Posted by & filed under Travel Post Monthly.

by Paula Griswold

The British Rail Museum (BRM) in York, England, sits behind the York Railway and Bus Station, just outside the medieval city walls. The wealth of its exhibits is staggering. Over 100 locomotives, including a 15 by 93 foot long Chinese locomotive and the bright blue Mallard (the world’s fastest steam engine, clocked at 126 mph!), are parked inside the Great Hall.

At the adjacent Works and Warehouse, you can watch behind-the-scenes railway operations and study the displays representing railway history from its humble 18th century beginnings. Flying Scotsman, British Rail and Traveling By Train exhibits are enhanced by period music, newsreel movies and glass cases displaying dog-eared tickets, Pullman menus, and uniforms. In Palaces on Wheels, you get to see inside the elegant saloons, dining rooms and bedrooms that the nobility traveled in—including a silver plated bathroom! A wax Queen Victoria sits in her private state car and black and white newsreels show Queen Elizabeth and her sister boarding the train to Balmoral Castle. 

In the Platform 4 Theatre, you can watch one-man shows and children’s plays, like the beloved classic The Railway Children (http://www.yorktheatreroyal.co.uk/). Kids love the model railway and daily-running miniature railway, and there is even a railway-themed playground for children 3-8 years old.

There are two on-site eateries: the Café-Restaurant and the Signal Box Café. NRM is free but make sure you purchase tickets at the entrance for the Yorkshire Wheel. This observation wheel takes you up 60 meters inside your enclosed pod for bird’s eye views of York. (Adults, $13; Children 4-12, $9; Children under 4, free. NRM is open every day except Christmas and the Wheel runs Mon.-Sun., 10-6 pm; http://www.nrm.org.uk)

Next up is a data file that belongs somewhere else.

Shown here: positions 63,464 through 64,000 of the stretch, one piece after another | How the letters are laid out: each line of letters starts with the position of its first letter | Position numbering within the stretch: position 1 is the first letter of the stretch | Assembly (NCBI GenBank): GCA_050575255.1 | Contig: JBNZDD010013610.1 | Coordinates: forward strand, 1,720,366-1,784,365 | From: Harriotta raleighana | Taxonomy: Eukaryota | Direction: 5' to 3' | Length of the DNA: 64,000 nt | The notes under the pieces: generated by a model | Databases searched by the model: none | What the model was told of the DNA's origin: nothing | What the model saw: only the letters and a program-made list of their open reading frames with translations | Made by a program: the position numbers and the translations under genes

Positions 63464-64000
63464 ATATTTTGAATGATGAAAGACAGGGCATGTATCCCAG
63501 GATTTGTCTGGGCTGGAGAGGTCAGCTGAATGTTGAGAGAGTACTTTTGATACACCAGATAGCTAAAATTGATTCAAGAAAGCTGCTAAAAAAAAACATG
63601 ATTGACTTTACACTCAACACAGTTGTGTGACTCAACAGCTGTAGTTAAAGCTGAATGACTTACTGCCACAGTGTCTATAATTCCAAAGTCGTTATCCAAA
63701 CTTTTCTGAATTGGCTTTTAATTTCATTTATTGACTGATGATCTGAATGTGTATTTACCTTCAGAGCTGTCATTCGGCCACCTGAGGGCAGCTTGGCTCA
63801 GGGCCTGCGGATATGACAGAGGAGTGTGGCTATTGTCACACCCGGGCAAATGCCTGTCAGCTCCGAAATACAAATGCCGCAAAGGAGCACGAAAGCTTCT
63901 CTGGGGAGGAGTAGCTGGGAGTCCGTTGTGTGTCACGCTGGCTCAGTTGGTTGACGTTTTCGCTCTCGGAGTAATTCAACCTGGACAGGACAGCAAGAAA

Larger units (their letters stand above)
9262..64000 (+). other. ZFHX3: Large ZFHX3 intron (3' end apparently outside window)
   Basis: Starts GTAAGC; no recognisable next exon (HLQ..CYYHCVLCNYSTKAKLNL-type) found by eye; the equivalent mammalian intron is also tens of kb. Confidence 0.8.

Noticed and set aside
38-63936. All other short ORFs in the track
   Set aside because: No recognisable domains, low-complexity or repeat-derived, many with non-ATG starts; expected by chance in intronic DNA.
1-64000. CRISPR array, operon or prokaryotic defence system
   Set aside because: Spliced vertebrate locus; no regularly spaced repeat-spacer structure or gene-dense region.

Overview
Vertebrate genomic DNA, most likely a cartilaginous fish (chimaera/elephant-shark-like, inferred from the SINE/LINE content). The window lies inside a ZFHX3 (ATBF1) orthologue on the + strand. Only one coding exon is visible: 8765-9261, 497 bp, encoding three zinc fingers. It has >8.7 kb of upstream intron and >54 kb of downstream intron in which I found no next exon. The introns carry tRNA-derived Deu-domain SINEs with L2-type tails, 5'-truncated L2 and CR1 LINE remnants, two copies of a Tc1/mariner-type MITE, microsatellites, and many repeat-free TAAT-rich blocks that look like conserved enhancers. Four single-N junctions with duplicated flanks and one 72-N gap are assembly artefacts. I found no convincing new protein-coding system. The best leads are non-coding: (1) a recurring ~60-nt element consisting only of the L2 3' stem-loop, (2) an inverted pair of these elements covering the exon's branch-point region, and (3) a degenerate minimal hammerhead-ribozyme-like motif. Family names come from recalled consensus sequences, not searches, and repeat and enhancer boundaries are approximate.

England is also home to the 129-year-old North Yorkshire Moors Railway (NYMR), based in Pickering, which was an engineering marvel of its time. It crosses wild moor country dotted with forest parks, old iron forges and ancient stone monuments, and stops at three stations before speeding through a tunnel to its final stop at Grosmont. Goathland Station is better known to most kids as “Hogsmeade” wizardry school in Harry Potter and The Philosopher’s Stone. The beautifully-restored train with its lustrous wood-lined coaches has been featured in A & E’s Poirot and Sherlock Holmes.

Family days, Tommy the Train Day, and other special events are scheduled on the weekends and families can enjoy delicious roast beef Sunday Lunch in Pullman Diner Service cars ($82 adults, $68 children). You can buy food at three stations to take on the train, and there is limited concession service on board. Day Rover tickets let you break off your journey as many times as you wish. Family tickets (2 adults and up to 4 children) are $64; $95 for summer service to Whitby; http://www.nymr.co.uk/).

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